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December 16 2009

Get Gingivitis? Not Me. Are You Kidding?

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gum disease

Gingivitis can happen to anyone, just because you’re in the list that is provided below, it doesn’t mean you will get it. The risk is just higher for people who are in these categories. But it’s important to fight gingivitis, before and after you have it.

You could be lucky enough to have a gingivitis free life but the odds are against it. Again just because you may match one or all of these risk factors it doesn’t mean you will get gingivitis. Brush and floss each day, and by all mean go and see your dentist when you should but be forewarned that up to 75% of people have some form of gum disease. The numbers probably wouldn’t be so high if brushing and flossing and visiting the dentist were all it took to stop it.

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Most likely one of the highest risk groups for gingivitis is people who smoke or use chewing tobacco. Not only can smoking lead to cancer in your life but it can also make it so much harder to plaque off the gums and teeth. Plus, when you smoke some, treatments that are used to help may not work near as well.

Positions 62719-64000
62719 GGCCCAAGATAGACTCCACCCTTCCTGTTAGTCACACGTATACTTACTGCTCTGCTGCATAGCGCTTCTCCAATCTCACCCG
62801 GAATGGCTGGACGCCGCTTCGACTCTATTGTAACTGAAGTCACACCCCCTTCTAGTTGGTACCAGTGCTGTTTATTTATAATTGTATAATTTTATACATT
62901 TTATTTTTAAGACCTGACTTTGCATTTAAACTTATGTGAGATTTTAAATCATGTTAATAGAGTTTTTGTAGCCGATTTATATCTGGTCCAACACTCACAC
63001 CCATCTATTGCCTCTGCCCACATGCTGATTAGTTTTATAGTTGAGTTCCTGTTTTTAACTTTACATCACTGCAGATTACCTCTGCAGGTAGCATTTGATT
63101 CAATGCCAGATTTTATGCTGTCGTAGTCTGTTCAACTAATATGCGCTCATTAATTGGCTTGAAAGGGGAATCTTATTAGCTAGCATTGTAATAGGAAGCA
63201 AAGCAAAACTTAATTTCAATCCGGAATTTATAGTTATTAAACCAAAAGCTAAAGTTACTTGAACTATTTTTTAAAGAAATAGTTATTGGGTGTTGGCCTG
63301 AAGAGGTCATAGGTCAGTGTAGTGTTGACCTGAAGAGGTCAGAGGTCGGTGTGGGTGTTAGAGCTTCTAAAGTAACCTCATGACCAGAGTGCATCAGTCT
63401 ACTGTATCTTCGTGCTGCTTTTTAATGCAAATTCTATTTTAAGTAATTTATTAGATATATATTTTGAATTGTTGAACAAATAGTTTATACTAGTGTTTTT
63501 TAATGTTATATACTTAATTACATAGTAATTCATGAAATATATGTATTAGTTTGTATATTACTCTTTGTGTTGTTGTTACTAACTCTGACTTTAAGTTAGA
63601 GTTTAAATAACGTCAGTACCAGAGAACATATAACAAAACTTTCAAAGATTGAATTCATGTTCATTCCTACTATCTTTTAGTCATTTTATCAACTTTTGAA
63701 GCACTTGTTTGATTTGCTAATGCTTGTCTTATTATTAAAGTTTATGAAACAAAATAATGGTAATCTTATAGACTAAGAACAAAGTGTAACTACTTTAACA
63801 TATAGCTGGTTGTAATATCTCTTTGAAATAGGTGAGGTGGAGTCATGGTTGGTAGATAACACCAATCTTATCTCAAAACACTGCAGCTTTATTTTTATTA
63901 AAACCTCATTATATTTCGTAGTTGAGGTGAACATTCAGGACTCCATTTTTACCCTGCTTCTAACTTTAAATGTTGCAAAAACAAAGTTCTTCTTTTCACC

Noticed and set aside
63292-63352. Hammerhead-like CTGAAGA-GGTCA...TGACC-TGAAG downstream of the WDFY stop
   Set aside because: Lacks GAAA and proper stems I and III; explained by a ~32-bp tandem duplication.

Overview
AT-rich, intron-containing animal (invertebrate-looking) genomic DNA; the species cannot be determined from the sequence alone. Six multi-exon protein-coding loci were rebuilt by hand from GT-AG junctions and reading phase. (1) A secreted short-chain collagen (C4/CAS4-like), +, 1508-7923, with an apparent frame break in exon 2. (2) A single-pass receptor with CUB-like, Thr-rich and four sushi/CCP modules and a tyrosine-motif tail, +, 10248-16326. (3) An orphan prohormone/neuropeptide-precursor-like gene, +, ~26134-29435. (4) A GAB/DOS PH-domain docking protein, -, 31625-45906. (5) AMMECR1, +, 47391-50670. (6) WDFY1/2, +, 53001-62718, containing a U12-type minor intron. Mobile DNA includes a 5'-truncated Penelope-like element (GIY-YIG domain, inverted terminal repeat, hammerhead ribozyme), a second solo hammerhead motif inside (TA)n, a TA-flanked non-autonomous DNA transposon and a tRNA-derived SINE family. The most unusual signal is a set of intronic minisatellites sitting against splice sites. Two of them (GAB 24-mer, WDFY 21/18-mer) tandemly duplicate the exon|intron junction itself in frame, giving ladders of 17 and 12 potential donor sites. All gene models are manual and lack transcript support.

Females, due to hormones, will be at a higher risk than other groups of getting gingivitis. People who suffer from diabetes or Down syndrome are also at a higher risk when it comes to gingivitis. Stress can be another huge factor when it comes to gum disease and gingivitis.

People who are taking prescription medicines for depression or heart are also in a high risk group. Because they will affect how much saliva is produced, and saliva helps to protect teeth. People who have AIDS or cancer, because of the treatments they receive, may develop gingivitis.

Also you may have a genetic chance of inheriting this problem from one of your parents. But again with proper care of your teeth, no matter if you are in a high risk group, you can still stay away from the problem of gingivitis. Although it may be difficult. If 80% of the population already has gingivitis or worse, you probably need more than just regular brushing and flossing to prevent the onset of this disease. Follow the links below to learn more about what you can do at home.

Disclaimer: If you have or think you might have gum disease or any other health problem, please visit your doctor or periodontist for advice, diagnosis and treatment. This article is for information purposes only and does not intend to provide advice, diagnosis or treatment for any health condition.